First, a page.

Coffee tasting is just one competition held in the annual World Coffee Event, which took place this year in Nice, France. Latte art is among the most impressive, and certainly the easiest to appreciate over the internet. Using nothing but hot milk and espresso, latte artists work to create intricate designs on the surface of the drink. Swirls and leaves are popular, but some artists produce pictures of dragons, cartoon characters, and teddy bears, the last being too adorable to even consider drinking.
3 Coffee In Pregnancy
Advice on what and what not to consume during pregnancy is rampant, and coffee falls into the camp of things a lot of women are told they should avoid. Much of the reason for this is that data shows that women who drink less coffee have healthier pregnancies. While that seems clear-cut, itâ€™s far from it. Women who suffer more nausea also have healthier pregnancies, and anyone suffering nausea is unlikely to fancy a caramel latte with sprinkles.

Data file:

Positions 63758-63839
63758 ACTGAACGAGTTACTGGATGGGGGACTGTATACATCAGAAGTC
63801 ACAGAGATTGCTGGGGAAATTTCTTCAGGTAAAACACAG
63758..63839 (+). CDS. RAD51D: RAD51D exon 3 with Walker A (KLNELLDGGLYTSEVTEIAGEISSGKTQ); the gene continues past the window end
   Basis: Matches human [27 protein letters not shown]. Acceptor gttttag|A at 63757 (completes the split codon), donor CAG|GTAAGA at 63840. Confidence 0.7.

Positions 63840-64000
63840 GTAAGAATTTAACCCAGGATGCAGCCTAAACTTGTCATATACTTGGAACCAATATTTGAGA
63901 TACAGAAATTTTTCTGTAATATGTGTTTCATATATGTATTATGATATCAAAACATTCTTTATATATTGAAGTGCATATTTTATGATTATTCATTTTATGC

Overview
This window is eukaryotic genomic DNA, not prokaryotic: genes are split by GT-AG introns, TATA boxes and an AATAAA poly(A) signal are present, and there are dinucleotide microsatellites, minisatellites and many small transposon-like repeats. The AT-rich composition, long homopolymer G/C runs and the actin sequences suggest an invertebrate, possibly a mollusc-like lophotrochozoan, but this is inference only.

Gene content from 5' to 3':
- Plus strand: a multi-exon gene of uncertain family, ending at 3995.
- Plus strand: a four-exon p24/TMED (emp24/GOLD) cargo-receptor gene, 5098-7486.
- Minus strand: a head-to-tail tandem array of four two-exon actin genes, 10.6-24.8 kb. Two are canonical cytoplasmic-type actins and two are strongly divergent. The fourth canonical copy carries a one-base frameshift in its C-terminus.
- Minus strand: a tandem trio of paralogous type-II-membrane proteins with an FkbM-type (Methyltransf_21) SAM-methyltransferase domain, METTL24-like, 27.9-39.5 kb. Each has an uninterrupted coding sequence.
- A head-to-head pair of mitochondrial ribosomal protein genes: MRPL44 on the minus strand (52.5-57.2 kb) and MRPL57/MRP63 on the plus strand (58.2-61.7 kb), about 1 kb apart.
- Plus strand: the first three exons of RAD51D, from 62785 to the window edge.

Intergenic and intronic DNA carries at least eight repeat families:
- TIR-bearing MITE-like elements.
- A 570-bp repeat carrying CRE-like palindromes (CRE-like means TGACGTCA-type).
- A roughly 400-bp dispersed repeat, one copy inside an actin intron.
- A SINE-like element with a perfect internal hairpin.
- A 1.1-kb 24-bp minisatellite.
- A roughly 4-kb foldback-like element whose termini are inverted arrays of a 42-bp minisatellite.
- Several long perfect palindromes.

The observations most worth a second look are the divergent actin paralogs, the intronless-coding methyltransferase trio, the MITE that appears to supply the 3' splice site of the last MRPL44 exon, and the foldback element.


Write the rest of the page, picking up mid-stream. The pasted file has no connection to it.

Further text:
The best data available appears to show no evidence of causation between coffee drinking and problems below around three cups of coffee each day.
2 Re-Using Coffee Grounds
Only about 20 percent of the coffee bean contributes to the flavor and aroma of the drink—the rest is tasteless plant fiber. That means that thereâ€™s a lot of stuff left over when coffee is produced—hundreds of thousands of tons of it a day. Scientists are working hard to come up with a useful way to use the waste.